We use your sign-up to provide content in ways you’ve consented to and to improve our understanding of you. This may include adverts from us and 3rd parties based on our understanding. You can unsubscribe at any time. More info
And they found those with a larger tumour or a higher number of growths gained most. Some 58 percent of patients with bigger masses survived for at least five years after treatment ended. Meanwhile, 38 percent who had more tumours lived a minimum five years compared with 26 percent given alternative hormone therapy. However, men with fewer growths who had been diagnosed earlier did not benefit from docetaxel at all.
Experts said the results should allow doctors to “treat smarter, not harder”. Dr Hayley Luxton, of Prostate Cancer UK, which funded the study with University College London, said: “This is really exciting.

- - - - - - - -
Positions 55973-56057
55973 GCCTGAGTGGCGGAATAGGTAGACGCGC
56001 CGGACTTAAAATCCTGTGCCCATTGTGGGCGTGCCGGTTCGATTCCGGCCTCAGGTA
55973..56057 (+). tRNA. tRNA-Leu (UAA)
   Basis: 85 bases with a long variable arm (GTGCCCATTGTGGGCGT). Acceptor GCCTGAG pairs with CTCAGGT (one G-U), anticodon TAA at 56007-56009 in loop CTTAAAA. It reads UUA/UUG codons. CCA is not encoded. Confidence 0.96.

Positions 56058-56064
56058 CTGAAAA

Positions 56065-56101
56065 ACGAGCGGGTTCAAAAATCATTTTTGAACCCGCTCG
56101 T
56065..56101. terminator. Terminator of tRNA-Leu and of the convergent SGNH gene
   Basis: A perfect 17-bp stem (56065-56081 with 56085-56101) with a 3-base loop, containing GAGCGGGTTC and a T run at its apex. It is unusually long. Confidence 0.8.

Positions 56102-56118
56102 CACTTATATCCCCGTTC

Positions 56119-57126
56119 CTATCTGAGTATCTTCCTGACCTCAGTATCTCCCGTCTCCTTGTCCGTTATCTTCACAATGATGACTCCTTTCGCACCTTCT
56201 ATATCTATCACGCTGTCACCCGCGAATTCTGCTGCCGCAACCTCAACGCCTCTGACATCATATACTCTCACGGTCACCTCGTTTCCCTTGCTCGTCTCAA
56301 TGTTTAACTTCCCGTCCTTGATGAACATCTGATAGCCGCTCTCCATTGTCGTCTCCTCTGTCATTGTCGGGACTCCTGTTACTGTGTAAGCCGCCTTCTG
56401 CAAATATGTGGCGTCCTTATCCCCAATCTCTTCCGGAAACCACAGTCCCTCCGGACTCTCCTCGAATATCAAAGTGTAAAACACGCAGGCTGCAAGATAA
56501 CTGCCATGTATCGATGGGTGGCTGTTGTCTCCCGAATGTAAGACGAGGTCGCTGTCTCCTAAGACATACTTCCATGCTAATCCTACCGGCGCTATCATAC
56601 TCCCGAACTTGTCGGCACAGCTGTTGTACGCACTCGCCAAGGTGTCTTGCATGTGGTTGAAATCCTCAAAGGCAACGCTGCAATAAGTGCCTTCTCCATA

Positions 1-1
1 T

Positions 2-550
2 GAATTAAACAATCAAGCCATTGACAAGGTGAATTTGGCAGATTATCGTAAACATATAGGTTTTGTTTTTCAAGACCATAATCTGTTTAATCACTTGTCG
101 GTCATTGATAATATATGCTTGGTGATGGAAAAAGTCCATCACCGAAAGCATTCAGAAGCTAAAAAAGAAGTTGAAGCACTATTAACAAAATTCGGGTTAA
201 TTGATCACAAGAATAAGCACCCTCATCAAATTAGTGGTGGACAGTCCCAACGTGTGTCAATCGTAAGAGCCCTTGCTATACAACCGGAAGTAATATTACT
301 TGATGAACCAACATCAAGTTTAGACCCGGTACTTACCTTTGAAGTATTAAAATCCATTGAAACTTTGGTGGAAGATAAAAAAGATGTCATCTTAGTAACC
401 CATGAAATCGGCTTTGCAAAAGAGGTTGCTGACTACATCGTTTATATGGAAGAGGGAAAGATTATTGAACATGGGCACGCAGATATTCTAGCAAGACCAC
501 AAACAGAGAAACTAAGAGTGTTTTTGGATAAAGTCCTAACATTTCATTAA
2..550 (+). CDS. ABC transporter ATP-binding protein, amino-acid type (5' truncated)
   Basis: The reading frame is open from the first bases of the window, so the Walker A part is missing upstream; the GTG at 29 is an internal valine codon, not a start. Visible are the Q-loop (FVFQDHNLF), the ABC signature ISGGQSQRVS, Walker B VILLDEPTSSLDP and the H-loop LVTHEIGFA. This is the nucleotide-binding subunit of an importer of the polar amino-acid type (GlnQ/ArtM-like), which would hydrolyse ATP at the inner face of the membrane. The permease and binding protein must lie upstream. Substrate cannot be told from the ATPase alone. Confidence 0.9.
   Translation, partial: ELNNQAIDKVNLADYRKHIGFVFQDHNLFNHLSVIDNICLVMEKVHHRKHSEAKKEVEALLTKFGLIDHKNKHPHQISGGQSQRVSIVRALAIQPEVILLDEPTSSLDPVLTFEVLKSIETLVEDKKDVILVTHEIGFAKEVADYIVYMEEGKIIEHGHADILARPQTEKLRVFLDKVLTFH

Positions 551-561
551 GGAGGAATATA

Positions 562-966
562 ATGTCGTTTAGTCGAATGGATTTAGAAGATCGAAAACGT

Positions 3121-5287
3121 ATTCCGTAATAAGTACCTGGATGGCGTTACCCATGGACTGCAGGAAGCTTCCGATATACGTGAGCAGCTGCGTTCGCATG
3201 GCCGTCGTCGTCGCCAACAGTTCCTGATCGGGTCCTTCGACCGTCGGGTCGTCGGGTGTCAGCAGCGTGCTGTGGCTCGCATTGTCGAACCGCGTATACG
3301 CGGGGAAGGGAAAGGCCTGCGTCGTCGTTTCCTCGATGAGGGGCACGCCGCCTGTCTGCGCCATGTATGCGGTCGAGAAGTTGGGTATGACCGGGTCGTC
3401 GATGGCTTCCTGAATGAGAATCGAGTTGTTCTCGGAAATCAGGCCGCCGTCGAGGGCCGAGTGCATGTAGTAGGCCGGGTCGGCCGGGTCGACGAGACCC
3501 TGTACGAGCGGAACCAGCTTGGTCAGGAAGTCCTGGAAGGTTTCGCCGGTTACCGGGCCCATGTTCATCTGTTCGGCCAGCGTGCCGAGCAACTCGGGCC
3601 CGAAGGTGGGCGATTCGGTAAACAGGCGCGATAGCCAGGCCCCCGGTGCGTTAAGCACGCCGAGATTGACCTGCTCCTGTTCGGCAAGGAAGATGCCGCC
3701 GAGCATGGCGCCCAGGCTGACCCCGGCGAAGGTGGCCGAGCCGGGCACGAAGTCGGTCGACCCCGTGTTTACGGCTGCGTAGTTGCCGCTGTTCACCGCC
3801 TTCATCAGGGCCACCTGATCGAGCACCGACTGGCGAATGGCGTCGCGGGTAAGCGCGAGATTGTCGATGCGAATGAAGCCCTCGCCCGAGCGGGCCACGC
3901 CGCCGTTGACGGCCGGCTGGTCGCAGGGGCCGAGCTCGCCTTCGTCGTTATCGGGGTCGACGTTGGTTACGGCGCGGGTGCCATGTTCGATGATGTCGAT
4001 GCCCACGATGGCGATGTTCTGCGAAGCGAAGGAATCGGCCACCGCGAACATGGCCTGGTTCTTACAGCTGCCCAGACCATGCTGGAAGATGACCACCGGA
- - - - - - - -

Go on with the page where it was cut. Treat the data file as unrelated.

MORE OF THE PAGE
“There have been a lot of new treatments approved for prostate cancer in recent years but there’s still so much we don’t know about how they interact with each other and who benefits most.”
Dr Luxton said the analysis showed some men could get a huge boost from chemotherapy and should be targeted as a priority. She added: “Other groups don’t get any benefit at all, so could safely be moved on to other treatments.
“All this paves the way for men to receive more personalised, more effective treatments while experiencing fewer side effects.”
Study leader Dr Claire Vale presented the findings at the American Society of Clinical Oncology annual conference in Chicago. She said: “Research into new prostate cancer treatments can be incredibly expensive and take a long time.
“This type of analysis that makes the best use of the information we already have, can make a big difference. We want to make sure it’s incorporated into clinical practice as soon as possible.”
Source: Read Full Article